As each winter storm scours away more beachfront from homes near Hashamomuck Cove in Southold, residents worry that help from the government will be too little and too late.
Officials who attended a public forum on erosion sponsored by Southold Town Wednesday morning said that the most important thing for residents to do is to pressure the New York State Legislature to pay its share of a $3 million study of the area from Kenny’s Beach to the Sound View Inn to be conducted by the U.S. Army Corps of Engineers.
Roman Rakoczy, a planner with the Army Corps, told the crowd of about 80 residents who crowded into the Southold Town Recreation Center Wednesday that once the funding is in place, the study could take three to five years, after which the federal government, New York State and Suffolk County would again be asked to pay for a project to curb the erosion along the sensitive area of shoreline.
Residents who live near the cove were vocal in their disappointed with the word from the officials.
“Are we going to let this water take our land? We have to try and resolve this,” said Freddie Guerra. “Assume that our roof got blown off our house tomorrow. Would it take us three to five years to patch up the roof? That’s the same thing that’s happening to our land. I remember going to the Southold beach. You could walk from one end to Hortons Point. You can’t do that anymore. In three to five years, I think we’re gonna lose the house.”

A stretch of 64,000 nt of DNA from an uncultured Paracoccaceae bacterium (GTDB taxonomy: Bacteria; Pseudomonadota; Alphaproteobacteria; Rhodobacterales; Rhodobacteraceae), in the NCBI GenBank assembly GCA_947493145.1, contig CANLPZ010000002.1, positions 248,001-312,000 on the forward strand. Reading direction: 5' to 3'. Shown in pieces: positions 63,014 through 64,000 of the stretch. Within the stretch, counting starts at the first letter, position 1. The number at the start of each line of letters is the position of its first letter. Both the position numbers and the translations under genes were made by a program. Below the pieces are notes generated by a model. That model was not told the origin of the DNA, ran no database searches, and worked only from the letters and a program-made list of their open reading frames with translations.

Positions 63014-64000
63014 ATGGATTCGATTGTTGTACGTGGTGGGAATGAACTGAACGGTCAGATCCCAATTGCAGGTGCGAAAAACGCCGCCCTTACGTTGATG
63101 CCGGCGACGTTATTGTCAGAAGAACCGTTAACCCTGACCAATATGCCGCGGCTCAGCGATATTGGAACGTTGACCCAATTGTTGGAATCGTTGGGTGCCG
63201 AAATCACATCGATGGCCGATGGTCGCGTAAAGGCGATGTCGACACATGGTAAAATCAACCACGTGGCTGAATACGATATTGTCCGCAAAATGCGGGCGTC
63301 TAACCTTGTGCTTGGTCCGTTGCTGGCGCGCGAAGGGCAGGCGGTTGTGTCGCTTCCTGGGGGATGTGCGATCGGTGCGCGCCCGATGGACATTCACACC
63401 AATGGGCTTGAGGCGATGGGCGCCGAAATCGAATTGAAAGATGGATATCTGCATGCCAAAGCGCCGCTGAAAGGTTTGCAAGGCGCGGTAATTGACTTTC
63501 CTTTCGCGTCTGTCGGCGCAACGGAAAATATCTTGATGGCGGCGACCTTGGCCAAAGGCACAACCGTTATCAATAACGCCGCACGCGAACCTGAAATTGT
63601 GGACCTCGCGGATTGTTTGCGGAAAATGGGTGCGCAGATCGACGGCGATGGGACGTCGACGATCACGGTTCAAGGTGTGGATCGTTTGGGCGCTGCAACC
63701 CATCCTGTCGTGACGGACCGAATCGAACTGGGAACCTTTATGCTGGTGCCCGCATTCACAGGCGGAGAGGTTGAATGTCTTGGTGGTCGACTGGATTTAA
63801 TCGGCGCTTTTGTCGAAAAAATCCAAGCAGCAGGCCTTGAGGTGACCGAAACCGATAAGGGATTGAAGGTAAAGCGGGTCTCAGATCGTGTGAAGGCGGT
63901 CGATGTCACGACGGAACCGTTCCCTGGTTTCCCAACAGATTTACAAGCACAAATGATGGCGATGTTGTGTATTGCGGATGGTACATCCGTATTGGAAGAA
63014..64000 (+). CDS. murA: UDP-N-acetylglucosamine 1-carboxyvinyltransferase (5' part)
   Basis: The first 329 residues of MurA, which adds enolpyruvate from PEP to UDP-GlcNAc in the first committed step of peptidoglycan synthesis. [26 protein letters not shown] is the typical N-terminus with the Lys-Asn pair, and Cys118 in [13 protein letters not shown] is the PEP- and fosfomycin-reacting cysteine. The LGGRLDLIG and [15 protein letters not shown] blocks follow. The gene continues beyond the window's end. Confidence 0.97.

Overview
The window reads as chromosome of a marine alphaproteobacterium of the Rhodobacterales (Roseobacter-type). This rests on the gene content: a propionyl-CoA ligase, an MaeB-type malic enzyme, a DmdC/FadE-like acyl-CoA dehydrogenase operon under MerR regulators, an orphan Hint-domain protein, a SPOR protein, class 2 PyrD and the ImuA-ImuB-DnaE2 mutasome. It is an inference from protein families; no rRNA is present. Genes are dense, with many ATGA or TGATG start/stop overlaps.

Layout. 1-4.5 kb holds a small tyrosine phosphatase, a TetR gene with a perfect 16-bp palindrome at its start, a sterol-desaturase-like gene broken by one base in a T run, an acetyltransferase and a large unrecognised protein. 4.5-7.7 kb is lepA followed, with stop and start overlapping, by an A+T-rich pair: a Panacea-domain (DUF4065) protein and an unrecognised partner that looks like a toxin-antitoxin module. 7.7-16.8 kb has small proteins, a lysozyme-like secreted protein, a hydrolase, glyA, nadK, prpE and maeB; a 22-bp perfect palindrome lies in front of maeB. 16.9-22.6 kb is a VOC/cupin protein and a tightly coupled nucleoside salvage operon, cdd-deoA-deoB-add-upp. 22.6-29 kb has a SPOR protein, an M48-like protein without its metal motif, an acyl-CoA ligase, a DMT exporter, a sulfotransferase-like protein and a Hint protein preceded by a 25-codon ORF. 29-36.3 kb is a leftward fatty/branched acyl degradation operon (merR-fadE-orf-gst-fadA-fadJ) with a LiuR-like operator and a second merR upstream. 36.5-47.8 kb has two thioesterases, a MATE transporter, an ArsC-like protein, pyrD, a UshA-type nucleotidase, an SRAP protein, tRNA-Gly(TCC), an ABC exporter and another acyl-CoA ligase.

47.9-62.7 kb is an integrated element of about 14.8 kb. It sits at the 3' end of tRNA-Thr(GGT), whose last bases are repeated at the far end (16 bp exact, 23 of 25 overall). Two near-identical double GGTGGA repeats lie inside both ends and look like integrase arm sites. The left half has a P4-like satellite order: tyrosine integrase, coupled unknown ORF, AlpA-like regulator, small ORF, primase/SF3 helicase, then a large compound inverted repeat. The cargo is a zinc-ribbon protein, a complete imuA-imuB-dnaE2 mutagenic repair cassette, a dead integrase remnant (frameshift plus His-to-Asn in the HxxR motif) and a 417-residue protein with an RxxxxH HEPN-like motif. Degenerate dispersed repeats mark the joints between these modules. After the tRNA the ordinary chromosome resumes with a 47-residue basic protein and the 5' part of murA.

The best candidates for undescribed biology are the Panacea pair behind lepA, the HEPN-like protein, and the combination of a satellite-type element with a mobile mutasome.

“We need to stick together as one voice,” said Michael Verni. “We’ve been down this road before and nothing will happen.”
Stacey Milios, whose family has a condominium at North Fork Beach Condominiums was upset that she hasn’t seen any action on reopening the section of Soundview Avenue in front of the 42-unit complex that was closed after the post-Christmas blizzard.
“From April until mid-November we’re here and we we spend a lot of money here,” she said.
Town Supervisor Scott Russell said that the town is waiting to hear whether the Federal Emergency Management Agency will pay to fix that road.
As to the long-term solution, Mr. Rakoczy said that the federal government will pay for 50 percent of the study and the state needs to fund 35 percent and the county will contribute 15 percent. Once that study is complete, he said, the federal government will pay 65 percent of a the cost of constructing a permanent fix for the problem, the state will pay 24.5 percent and the county will pay 10.5 percent.
County Legislator Ed Romaine, who was at the meeting, said that the county is committed to the project, primarily because the study area is alongside County Route 48, one of only two east to west routes along the North Fork.
“If we don’t preserve the houses, and the short term solution is to at least stabilize the beach, if at the end of the day Route 48 is breached, to rebuild the road would be very difficult,” he said.
State Assemblyman Dan Losquadro urged attendees to write letters of support that he can bring to argue his case to other members of the legislature during the upcoming budget negotiations.
“If you want to put bullets in the gun for us to help us at that target, please feel free,” he said.